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Open-Economy Inflation Targeting

  • Svensson, Lars E O

The paper examines inflation targeting in a small open economy with forward-looking aggregate supply and demand with microfoundations, and with stylised realistic lags in the different monetary-policy transmission channels. The paper compares strict and flexible targeting of CPI and domestic inflation and inflation-targeting reaction functions and the Taylor rule. Flexible CPI-inflation targeting does not only limit the variability of CPI inflation but also the variability of the output gap and the real exchange rate. Negative productivity supply shocks and positive demand shocks have similar effects on inflation and the output gap and induce similar monetary policy responses.

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Paper provided by C.E.P.R. Discussion Papers in its series CEPR Discussion Papers with number 1989.

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Date of creation: Oct 1998
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Handle: RePEc:cpr:ceprdp:1989
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  1. Ray C. Fair & E. Philip Howrey, 1995. "Evaluating Alternative Monetary Policy Rules," Cowles Foundation Discussion Papers 1091, Cowles Foundation for Research in Economics, Yale University.
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  20. Francisco Nadal De Simone, 1997. "Current account and exchange rate behaviour under inflation targeting in a small open economy," Reserve Bank of New Zealand Discussion Paper Series G97/4, Reserve Bank of New Zealand.
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  25. Rogoff, Kenneth, 1985. "The Optimal Degree of Commitment to an Intermediate Monetary Target," The Quarterly Journal of Economics, MIT Press, vol. 100(4), pages 1169-89, November.
  26. John C. Williams, 1999. "Simple rules for monetary policy," Finance and Economics Discussion Series 1999-12, Board of Governors of the Federal Reserve System (U.S.).
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  28. Stephen G. Cecchetti, 1998. "Policy rules and targets: framing the central banker's problem," Economic Policy Review, Federal Reserve Bank of New York, issue Jun, pages 1-14.
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  31. Stanley Fischer, 1996. "Why are central banks pursuing long-run price stability?," Proceedings - Economic Policy Symposium - Jackson Hole, Federal Reserve Bank of Kansas City, pages 7-34.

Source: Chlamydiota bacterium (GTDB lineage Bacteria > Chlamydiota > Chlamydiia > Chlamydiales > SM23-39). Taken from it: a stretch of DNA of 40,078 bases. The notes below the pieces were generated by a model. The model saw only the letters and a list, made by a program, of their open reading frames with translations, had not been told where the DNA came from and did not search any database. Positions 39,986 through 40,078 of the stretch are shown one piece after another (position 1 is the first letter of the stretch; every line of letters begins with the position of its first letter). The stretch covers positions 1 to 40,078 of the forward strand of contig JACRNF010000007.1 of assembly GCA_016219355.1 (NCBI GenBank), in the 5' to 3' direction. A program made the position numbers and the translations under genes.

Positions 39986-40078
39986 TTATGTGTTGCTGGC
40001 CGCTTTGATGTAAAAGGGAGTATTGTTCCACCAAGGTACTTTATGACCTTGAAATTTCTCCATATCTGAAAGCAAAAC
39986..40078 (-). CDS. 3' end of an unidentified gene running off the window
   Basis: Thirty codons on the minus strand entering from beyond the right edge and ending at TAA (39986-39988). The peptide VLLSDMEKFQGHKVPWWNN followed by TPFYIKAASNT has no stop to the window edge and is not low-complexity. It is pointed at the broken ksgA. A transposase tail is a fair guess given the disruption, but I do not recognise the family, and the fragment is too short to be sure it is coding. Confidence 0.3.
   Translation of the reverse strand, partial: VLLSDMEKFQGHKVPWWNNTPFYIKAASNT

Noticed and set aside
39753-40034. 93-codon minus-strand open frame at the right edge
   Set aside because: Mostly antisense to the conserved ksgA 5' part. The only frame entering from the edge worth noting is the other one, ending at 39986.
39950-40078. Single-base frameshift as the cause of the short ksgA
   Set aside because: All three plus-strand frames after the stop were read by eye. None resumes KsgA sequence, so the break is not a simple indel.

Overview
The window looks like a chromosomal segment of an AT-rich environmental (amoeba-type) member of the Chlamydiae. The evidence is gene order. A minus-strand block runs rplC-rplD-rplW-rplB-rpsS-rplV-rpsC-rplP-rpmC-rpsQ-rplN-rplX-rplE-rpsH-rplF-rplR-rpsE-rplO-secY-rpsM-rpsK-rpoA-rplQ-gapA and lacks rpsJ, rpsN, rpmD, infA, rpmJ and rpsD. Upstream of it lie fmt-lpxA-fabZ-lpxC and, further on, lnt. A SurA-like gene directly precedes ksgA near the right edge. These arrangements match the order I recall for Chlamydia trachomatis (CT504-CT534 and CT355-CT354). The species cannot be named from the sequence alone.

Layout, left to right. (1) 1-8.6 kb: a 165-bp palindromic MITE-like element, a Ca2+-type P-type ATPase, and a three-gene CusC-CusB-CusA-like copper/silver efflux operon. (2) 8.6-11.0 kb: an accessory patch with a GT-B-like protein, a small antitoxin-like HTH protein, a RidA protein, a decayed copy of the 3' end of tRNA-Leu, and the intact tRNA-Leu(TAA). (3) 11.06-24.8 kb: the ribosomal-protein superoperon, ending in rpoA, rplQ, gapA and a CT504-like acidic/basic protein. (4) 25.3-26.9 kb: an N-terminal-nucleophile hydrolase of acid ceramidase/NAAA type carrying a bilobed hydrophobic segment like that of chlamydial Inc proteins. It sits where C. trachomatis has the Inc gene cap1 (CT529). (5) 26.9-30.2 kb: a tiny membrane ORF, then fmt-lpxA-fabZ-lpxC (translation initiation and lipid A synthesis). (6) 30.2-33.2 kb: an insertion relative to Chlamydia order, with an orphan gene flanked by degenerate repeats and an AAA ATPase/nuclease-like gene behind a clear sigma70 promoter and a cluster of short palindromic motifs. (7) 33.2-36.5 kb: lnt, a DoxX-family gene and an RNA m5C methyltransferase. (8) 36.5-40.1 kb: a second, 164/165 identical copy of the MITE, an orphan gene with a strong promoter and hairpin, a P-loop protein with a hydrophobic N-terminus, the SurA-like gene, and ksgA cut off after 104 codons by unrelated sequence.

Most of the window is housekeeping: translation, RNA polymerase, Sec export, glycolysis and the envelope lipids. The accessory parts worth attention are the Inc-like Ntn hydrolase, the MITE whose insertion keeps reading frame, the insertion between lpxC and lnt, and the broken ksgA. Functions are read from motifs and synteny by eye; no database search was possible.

32. William Kerr & Robert G. King, 1996. "Limits on interest rate rules in the IS model," Economic Quarterly, Federal Reserve Bank of Richmond, issue Spr, pages 47-75.
  33. Michael Woodford, 1994. "Nonstandard Indicators for Monetary Policy: Can Their Usefulness Be Judged from Forecasting Regressions?," NBER Chapters, in: Monetary Policy, pages 95-115 National Bureau of Economic Research, Inc.
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  37. Blake, Andrew P & Westaway, Peter F, 1996. "Credibility and the Effectiveness of Inflation Targeting Regimes," The Manchester School of Economic & Social Studies, University of Manchester, vol. 64(0), pages 28-50, Suppl..
  38. P.A. Tinsley, 1993. "Fitting both data and theories: polynomial adjustment costs and error- correction decision rules," Finance and Economics Discussion Series 93-21, Board of Governors of the Federal Reserve System (U.S.).
  39. Fuhrer, Jeffrey C & Moore, George R, 1995. "Monetary Policy Trade-offs and the Correlation between Nominal Interest Rates and Real Output," American Economic Review, American Economic Association, vol. 85(1), pages 219-39, March.
  40. Backus, David & Driffill, John, 1986. "The Consistency of Optimal Policy in Stochastic Rational Expectations Models," CEPR Discussion Papers 124, C.E.P.R. Discussion Papers.
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  42. Julio Rotemberg & Michael Woodford, 1997. "An Optimization-Based Econometric Framework for the Evaluation of Monetary Policy," NBER Chapters, in: NBER Macroeconomics Annual 1997, Volume 12, pages 297-361 National Bureau of Economic Research, Inc.
  43. Glenn Rudebusch, 1996. "Is opportunistic monetary policy credible?," FRBSF Economic Letter, Federal Reserve Bank of San Francisco, issue oct4.
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